Non Starchy Vegetables
Salad greens should be the star of your meals because they’re full of nutrients for very few calories compared to other vegetables. Think about adding spinach leaves, mushrooms, bok choy or broccoli into your dishes because these veggies are low on the glycemic index (meaning they won’t cause blood sugars or insulin spikes) (7).
Low Glycemic Fruits
If you’re craving something sweet, reach for a piece of fruit instead. While most fruits are high on the glycemic index (meaning it will cause your blood sugar to spike and crash), some fruits like berries and watermelon are low on the glycemic index so they won’t cause the same problems.
Chicken breast, beef, pork loin and lamb chops can be great protein sources on your no sugar diet. Protein sources high in fat may slow the digestive process which is beneficial for sugar metabolism and therefore can be an aid to those trying to quit sugar intake. Foods like eggs, beef, pork chops and fish are all good sources of protein that won’t affect blood sugars as much as carbohydrates.
Foods To Avoid
High Carb Foods
If you’re avoiding added sugars then that means carbs – both simple and complex – should play a much smaller role in your diet. If you’re really craving something that’s high in carbs then try to opt for beans or legumes because these are considered complex carbs which won’t spike your blood sugar as quickly as starches like white bread, white rice and pasta.
High Glycemic Fruits
Some fruits are higher on the glycemic index than others so they should be avoided if you’re trying to maintain stable blood sugars throughout the day. Bananas, dates, mangoes, papaya and grapes should all be limited if you’re making an effort to eliminate sources of added sugar from your diet (7).
Processed foods contain ingredients that have been added during processing – this may include sugar, salt or other additives that were added to help preserve the food or make it taste better.
If you’re going to give up soda, then switch it out with seltzer water instead.
Refined sugars are those that have been processed from their naturally occurring state into a more refined state – this includes white sugar and brown sugar. Honey, molasses and agave nectar should also be limited if you’re eating a low glycemic diet because they contain nutrients but also lots of natural sugars as well.
Hidden Sources Of Sugar To Avoid On A Sugar-Free Diet
When you’re on a low sugar diet, it’s important to avoid hidden sugars found in what you might not think of as ‘sugary’ foods like:
- Sugar Free Foods – Many sugar free products actually contain other forms of sugar (like dextrose or maltodextrin) that can affect your blood sugars and insulin levels. This is especially true for instant flavored oatmeal packets that are often loaded with 34 grams of sugar per packet!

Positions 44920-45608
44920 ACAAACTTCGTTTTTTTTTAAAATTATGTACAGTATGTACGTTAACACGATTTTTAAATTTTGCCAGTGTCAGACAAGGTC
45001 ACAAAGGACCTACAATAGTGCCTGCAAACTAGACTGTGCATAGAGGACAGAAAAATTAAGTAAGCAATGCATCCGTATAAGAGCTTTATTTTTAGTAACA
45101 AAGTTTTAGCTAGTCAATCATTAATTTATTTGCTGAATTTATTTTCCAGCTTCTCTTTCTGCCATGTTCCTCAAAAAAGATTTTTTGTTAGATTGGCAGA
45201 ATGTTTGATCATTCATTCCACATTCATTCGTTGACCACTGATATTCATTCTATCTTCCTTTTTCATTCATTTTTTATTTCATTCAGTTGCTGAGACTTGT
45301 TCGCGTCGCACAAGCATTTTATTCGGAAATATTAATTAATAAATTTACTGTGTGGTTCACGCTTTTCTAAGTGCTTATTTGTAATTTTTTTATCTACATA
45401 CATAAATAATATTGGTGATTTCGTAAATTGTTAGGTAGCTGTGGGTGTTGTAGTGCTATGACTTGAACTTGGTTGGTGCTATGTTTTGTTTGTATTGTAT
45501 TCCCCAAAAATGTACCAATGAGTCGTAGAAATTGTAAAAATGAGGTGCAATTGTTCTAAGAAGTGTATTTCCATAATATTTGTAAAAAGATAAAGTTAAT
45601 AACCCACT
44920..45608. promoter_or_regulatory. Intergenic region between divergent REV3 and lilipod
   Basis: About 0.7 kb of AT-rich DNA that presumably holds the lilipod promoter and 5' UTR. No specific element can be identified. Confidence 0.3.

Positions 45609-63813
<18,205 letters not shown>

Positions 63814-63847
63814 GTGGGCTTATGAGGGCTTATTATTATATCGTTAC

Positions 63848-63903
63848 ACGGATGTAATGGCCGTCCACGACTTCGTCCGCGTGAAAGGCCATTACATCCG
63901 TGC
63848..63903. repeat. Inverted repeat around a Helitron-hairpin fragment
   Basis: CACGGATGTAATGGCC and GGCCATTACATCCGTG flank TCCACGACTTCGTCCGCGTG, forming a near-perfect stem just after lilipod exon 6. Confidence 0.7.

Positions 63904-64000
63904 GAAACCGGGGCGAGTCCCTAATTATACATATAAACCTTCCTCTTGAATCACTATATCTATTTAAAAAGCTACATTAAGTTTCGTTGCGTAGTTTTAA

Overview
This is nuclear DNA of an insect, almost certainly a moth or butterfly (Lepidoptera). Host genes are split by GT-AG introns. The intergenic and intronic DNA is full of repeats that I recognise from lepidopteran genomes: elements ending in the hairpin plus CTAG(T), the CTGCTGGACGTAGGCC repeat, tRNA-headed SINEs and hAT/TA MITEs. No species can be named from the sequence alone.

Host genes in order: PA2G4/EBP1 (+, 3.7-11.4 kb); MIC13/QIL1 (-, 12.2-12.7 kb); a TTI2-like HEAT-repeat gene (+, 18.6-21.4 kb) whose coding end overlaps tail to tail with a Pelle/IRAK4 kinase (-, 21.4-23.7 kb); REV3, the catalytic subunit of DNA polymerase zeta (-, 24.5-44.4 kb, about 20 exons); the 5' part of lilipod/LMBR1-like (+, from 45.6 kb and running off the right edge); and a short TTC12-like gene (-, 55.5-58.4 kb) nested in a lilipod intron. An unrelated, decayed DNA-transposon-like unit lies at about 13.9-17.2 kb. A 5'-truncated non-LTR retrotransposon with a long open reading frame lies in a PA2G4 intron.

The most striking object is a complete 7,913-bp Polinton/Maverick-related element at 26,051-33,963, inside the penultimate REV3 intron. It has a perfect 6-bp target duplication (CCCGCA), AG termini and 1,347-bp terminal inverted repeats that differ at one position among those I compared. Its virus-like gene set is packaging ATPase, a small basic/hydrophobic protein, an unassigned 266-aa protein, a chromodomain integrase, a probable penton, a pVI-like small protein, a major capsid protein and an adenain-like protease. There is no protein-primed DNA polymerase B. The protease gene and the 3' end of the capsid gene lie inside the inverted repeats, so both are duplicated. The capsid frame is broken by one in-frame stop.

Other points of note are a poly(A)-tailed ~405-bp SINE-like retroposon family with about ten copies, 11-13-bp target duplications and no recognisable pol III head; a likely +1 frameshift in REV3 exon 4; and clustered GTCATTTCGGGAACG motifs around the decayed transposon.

- Condiments and Sauces – Soy sauce and BBQ sauce may be “sugar-free” but they do contain high amounts of sodium (11). Remember to always check the nutrition label before consuming these products because they also may be hiding lots of added sugars!
- Protein Bars– Protein bars can be extremely helpful when it comes to maintaining steady blood sugars after a workout – but they’re also loaded with lots of hidden sugars that you might not think about! Look for brands that contain less than 10 grams of sugar per bar and opt for bars that are actually made up mostly of protein like nuts or whey powder instead.
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The 28-Day Sugar Detox
If you think you have a problem with sugar intake, it’s time to detox from sugar. It can be hard to give up all the foods that you love for a long period of time, so consider taking a short break from these sugars and sweeteners to get yourself back on track. To help ease the process, try gradually cutting down on sugar intake over a week or two before going cold turkey. This will allow your taste buds to adjust and reduce the risk of suffering from intense cravings throughout this process.
Here are some helpful tips that can guide you through a successful no-sugar diet plan (2):
- When craving something sweet, reach for something tart instead. Lemons, limes and grapefruit are great options because they contain more nutritious benefits than a sugary treat.
- If you need a little something to satisfy your sweet tooth then try low glycemic fruits like blueberries, strawberries and raspberries instead of bananas, mangos or grapes.
- Instead of reaching for the brown sugar when cooking dinner, go for spices like cinnamon, nutmeg or ginger instead.
- If you miss having coffee with creamer in the morning then opt for using almond or coconut milk instead of regular dairy milk – this will add some naturally occurring sugars but it won’t affect your blood sugar levels nearly as much.
- For a fresh salad that’s sure to energize you, skip the sugary dressing and opt for freshly squeezed lemon or lime juice instead.
- Cottage cheese is a great option for a dessert if you’re craving something sweet – it contains 5 grams of natural sugars per 1/2 cup but it’s also filled with 15 grams of protein!
- If you must have some kind of chocolate treat once in a while then go dark! The darker the chocolate, the better because this means that there are fewer added sugars to cause your blood sugar levels to spike. For an added bonus, pair these chocolates with fresh berries to get lots of antioxidants into your diet as well.
The Bottom Line
The 28-Day Sugar Detox is a great program to follow for anyone that wants to cut down on their sugar intake. After following this program, your taste buds will adjust to lower levels of sweetness so they’ll be ready when you decide to reintroduce natural sugars back into your diet later on.
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This article is intended for general informational purposes only and does not address individual circumstances. It is not a substitute for professional advice or help and should not be relied on to make decisions of any kind. Any action you take upon the information presented in this article is strictly at your own risk and responsibility!
- 10 Reasons Why Sugar Is Bad for Your Health (n.d., atkins.com)
- 28 Day Sugar Detox (n.d., healthylivingjourney.com)
- Above-normal blood sugar linked to dementia (2013, harvard.edu)
- Association Between Adult Acne and Dietary Behaviors (2020, jamanetwork.com)
- Do men and women have different nutritional needs? (2012, acefitness.org)
- Effect of Dietary Sugar Intake on Biomarkers of Subclinical Inflammation: A Systematic Review and Meta-Analysis of Intervention Studies (2018, nih.gov)
- Glycemic index diet: What’s behind the claims (2020, mayoclinic.org)
- Health benefits of herbs and spices: the past, the present, the future (2006, pubmed.gov)
- Relationship between Added Sugars Consumption and Chronic Disease Risk Factors: Current Understanding (2016, nih.gov)
- Sleep and Blood Glucose Levels (2020, sleepfoundation.org)
- Sodium content in sauces-a major contributor of sodium intake in Malaysia: a cross-sectional survey (2019, nih.gov)
- Sugar addiction: pushing the drug-sugar analogy to the limit (2013, pubmed.gov)
- Sugars and Dental Caries: Evidence for Setting a Recommended Threshold for Intake (2016, nih.gov)